I may get in trouble for revealing this little secret about Colorado, but here goes.
Colorado has two types of licences; ones you draw for and ones you buy over the counter. While one can certainly do well if you buy an over the counter license, there are definite advantages to a license you draw.
An over the counter license will put you into an area with every other hunter who bought the same tag. Usually you will end up competing against other hunters more than against the game. The best way to make it a good hunt is to get away from everyone by going farther in - something most folks cant do without horses unless you are in great shape and willing to rough it.
Licenses you draw will usually put you into an area that has a limited number of hunters or tags. This gives you a higher quality hunt, is safer in my opinion, and usually gives you a chance at a better animal.
Drawings for licenses are typically done on a straight preference point system. If you are unsuccessful in applying for a tag, you get a preference point and you are that much farther ahead when you apply the next year. A person with 2 preference points appying for a tag will get it before someone with 1 preference point.
What this means is that if you EVER intend to hunt Colorado, you would be well advised to start working on preference points. You can only get one per species per year, so time can work for or against you. Bookmark http://wildlife.state.co.us
and you can request applications around February / March. There is an option to apply for a preference point on most animals. The only down side is that it costs 3 dollars (non-refundable) to apply and you have to float the cost of the license until they refund your money.
You can still buy an over the counter tag if you do not draw a license.
Every preference point you accumulate will open up more possibilities for a nice hunt. The only areas non-residents cannot apply for are the Ranching for Wildlife areas.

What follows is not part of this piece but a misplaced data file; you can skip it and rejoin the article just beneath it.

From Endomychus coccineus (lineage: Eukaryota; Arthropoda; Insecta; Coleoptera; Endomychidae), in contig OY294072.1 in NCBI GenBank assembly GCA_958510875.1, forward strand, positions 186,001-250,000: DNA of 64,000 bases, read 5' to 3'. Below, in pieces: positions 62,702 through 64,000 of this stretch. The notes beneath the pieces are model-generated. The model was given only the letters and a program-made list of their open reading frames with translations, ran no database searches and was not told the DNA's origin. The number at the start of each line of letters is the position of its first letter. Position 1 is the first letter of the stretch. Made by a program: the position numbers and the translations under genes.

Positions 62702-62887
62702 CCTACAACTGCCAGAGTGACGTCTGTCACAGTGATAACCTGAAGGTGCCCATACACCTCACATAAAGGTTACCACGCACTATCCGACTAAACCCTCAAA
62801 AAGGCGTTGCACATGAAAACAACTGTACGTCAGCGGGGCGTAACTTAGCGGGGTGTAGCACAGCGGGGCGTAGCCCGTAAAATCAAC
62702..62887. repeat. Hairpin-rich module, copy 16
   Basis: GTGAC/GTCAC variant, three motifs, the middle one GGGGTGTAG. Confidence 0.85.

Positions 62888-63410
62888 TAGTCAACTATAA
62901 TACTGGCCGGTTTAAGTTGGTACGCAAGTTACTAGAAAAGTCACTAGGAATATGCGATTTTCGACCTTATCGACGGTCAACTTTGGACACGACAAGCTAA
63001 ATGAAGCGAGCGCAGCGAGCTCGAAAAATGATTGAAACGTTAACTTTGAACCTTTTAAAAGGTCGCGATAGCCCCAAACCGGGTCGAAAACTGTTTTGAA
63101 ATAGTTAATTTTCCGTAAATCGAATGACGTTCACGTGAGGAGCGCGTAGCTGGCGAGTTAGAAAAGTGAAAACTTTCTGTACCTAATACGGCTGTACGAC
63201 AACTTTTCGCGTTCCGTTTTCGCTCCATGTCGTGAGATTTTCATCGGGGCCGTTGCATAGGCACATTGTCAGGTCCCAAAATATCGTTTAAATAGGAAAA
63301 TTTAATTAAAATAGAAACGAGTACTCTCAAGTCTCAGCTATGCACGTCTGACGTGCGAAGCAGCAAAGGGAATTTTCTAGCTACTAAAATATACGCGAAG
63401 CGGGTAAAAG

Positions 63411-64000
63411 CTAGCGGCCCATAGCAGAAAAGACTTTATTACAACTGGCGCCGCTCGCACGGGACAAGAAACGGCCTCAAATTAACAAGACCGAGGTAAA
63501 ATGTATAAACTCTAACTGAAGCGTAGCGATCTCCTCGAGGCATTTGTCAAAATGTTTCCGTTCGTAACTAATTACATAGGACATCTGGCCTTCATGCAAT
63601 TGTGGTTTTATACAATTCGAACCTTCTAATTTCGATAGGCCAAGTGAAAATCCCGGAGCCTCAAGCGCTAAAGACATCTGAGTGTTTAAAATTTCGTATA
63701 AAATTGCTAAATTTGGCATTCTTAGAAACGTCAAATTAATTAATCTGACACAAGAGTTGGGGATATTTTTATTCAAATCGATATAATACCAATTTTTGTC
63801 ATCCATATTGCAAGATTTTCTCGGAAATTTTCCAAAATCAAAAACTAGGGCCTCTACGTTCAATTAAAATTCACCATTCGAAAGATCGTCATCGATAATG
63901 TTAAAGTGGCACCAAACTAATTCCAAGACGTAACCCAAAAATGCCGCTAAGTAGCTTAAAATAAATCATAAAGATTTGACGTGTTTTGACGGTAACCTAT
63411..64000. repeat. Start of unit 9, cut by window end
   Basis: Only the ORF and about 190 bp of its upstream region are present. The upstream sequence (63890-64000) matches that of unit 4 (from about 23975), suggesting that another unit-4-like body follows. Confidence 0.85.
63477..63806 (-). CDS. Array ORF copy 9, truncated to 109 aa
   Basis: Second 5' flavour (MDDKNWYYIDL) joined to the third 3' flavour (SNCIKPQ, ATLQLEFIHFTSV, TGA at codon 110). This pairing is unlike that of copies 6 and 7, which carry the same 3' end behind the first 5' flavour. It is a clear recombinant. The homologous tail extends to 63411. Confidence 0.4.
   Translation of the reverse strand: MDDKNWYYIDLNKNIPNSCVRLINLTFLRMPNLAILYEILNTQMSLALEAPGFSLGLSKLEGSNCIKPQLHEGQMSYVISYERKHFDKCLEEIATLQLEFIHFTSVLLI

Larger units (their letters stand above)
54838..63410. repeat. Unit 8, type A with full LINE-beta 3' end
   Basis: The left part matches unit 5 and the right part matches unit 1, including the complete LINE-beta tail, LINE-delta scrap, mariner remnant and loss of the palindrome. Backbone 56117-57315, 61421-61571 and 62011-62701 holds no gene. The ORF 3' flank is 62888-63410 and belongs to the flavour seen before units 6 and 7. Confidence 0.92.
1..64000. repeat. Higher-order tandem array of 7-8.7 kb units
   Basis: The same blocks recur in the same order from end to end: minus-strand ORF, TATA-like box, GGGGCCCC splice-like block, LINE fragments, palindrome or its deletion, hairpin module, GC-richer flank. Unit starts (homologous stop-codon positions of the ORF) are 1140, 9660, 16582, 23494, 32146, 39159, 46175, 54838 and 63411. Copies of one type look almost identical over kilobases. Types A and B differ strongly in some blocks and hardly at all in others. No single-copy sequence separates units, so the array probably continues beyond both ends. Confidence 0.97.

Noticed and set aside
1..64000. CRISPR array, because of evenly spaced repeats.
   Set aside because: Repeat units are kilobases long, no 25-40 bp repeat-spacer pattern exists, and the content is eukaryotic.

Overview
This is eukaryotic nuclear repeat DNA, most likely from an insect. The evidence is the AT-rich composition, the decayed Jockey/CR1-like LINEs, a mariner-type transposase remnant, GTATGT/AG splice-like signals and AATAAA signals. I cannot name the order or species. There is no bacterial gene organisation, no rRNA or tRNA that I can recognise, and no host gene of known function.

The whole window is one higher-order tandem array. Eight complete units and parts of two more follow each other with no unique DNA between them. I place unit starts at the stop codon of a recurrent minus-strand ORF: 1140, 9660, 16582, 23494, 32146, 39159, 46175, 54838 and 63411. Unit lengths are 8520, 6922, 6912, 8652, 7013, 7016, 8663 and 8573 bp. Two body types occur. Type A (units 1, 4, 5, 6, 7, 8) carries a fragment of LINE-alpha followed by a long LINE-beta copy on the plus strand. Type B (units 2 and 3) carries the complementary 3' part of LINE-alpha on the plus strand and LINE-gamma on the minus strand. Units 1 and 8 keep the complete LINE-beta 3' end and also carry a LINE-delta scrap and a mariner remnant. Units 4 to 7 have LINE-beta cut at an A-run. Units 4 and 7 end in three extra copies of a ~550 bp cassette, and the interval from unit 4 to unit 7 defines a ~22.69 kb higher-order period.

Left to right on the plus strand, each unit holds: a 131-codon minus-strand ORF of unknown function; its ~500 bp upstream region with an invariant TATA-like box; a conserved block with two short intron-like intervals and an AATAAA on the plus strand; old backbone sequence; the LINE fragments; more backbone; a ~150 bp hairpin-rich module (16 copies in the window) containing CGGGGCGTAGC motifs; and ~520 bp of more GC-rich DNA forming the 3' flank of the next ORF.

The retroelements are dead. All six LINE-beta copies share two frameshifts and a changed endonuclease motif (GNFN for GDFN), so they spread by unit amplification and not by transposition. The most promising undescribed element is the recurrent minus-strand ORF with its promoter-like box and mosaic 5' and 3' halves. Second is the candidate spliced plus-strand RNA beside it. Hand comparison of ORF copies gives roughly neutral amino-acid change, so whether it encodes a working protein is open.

Darryl's comments are right on about hunting Colorado. There is a lot of public land and there are a lot of animals. I have not killed an elk, deer or antelope on private land since I filled a doe tag on my parents place 15 years ago.
Look at the big game applications and see what areas have over the counter tags (most of the western part of the state). Get one of the new Gazeteer (sp?) maps of the state that show all of the public land and is color coded for BLM and National Forest. Head out, get your tag and hunt.
This information is free, but please leave your ATV at home!
Certain parts of Colorado used to be part of Texas. It used to be that most of Texas would come up to Colorado in an attempt to reacquire it. Those folks who came up and acted like they owned the place caused a little bit of animosity. Since then, the Kalifornians have snuck in through the back door (as they are prone to do) and are trying to convert most of Colorado into something like Orange County. Texans have been deemed much less harmful than Californians and are therefore tolerated... and welcome. The general consensus is come on up, hunt, fish and go home.
Personally I would trade all those who threaten the Colorado lifestyle for all the sportsmen who come to Colorado and appreciate it for what it is.
Let me know if you have any questions. Will be away visiting relatives and hunting Ducks, Geese, Pheasants, Coyotes for the long weekend. Will try to get in on a desert sheep hunt too if the guy has not filled yet.